Pseudo-Manetho, Apotelesmatica, Books Two, Three, and Six: Edited with Introduction, Translation, and Commentary

ISBN : 9780198858782

J. L. Lightfoot
1040 ページ
153 x 234 mm

This is the first commentary in any language on three of the books of ancient Greek astrological poetry ascribed to the Egyptian priest Manetho. Manetho, who became a figure for recondite wisdom, came to be credited with a series of didactic poems which list outcomes for planetary set-ups in a horoscope or birth chart. This book contends that we can learn a great deal from this material about the intellectual, cultural, social, and literary history of the world in which it was written-Hadrianic Egypt, and the second-century Roman Empire at large. Its descriptions of the kinds of person who are born under happy and unhappy configurations of stars speak to the lived realities, aspirations, and fears of the astrologer's clientele. Given astrology's enormous contemporary prestige, this means we are offered insights into the mental universe and values of the common man, l'homme moyen sensuel, that elite literature largely bypasses. The volume addresses current work on the emotions and popular ethics. It also brings to the fore a neglected witness to a type of imperial didactic poetry-functional, technical in content, and yet sharing a degree of artistry with better-known poets such as Dionysius the Periegete. The Manethonian poems are placed in the context of other ancient astrological literature-much of it very different in idiom, complexity, and method-but also in the wider one of other divinatory texts, philosophical writing, and the novel. There is a Greek text with English translation and an apparatus with parallel material to enable comparison with related works.


Part One: Astrology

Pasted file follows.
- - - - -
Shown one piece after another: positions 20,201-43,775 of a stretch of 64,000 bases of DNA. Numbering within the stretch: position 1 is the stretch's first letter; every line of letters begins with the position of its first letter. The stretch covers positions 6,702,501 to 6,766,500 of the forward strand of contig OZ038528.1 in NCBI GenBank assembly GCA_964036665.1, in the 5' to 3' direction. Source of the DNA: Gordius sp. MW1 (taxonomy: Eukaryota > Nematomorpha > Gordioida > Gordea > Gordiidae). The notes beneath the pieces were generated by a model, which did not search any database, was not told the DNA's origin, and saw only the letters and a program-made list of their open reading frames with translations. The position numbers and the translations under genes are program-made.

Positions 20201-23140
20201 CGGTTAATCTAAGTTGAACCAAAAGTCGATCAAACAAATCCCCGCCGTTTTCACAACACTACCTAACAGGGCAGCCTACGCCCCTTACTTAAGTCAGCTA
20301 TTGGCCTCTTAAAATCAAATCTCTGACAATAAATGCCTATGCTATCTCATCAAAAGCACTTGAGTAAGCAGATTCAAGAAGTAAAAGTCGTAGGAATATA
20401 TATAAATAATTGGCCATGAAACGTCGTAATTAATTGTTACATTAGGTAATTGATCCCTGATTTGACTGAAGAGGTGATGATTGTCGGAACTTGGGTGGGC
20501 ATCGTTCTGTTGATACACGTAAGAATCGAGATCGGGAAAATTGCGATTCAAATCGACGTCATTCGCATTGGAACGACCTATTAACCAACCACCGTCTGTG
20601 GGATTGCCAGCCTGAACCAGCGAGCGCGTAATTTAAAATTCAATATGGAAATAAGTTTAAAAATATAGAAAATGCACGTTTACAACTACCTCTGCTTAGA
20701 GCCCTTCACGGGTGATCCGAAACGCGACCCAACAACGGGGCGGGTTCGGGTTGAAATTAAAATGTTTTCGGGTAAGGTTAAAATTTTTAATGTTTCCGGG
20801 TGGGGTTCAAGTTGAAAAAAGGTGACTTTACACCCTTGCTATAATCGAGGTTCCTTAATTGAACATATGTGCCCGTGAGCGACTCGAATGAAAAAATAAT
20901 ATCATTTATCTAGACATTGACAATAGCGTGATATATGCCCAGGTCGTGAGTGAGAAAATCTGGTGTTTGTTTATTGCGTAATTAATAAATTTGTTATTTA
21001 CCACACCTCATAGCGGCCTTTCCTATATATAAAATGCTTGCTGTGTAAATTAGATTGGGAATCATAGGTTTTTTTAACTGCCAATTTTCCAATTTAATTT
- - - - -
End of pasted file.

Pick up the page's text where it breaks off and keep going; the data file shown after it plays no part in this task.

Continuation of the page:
1 Introduction: All the World's a Stage
2 Ars Divina
3 Human Science
4 The Manethoniana
5 Ps.-Manetho books 2, 3, 6, and the Comparanda
Part Two: Poetics
1 Orthographica, Phonologica, Morphologica
2 Syntax
3 Poetic Diction
4 Techniques of Adaptation
5 Information
6 Style
7 Metre
Part Three: The World of Astrology
1 Introduction
2 The Self
3 Class and Status
4 Social Groups
5 The Family
6 Ethics
7 Money
8 Professions, Professionals
9 Private Life
10 Conclusions: The Stars and the Emotions
Part Four: Text
1 The Manuscript (Laur. Plut. 28,27)
2 The Edition
3 Sigla
4 Text and Translation
Part Five: Commentary
2.1 140 Circles
2.141 9 Transition
2.150 398 Topikai Diakriseis
2.399 409 Transition
2.410 35 Planets with the Sun
2.436 40 Transition
2.441 502 Synaphai and Aporrhoiai of the Moon
3.1 7 Proem
3.8 131 Planets in the Cardines
3.132 226 Planets in Opposition across the Cardines
3.227 33 Transition
3.234 362 Aspects
3.363 98 Luminaries and Gender
3.399 428 On the Length of Life
Book 6: Sample Charts & Table of Likenesses
6.1 18 Introduction
6.19 112 Nurture
6.113 23 Marriage
6.224 306 Children
6.307 39 Siblings
6.339 543 Technai
6.544 631 Harms
6.632 84 Loss of wealth
6.684 731 Birth of slaves
6.732 7 Recusatio
6.738 50 Sphragis: Horoscope
Appendix 1: Technical vocabulary
Appendix 2: Planetary Names and Epithets


J. L. Lightfoot is Professor of Greek Literature at the University of Oxford and Charlton Fellow and Tutor in Classic at New College, Oxford. Her publications include Dionysius Periegetes: Description of the Known World (2014), The Sibylline Oracles (2007), Lucian: 'On the Syrian Goddess' (2003), and Parthenius of Nicaea: The Extant Works (1999).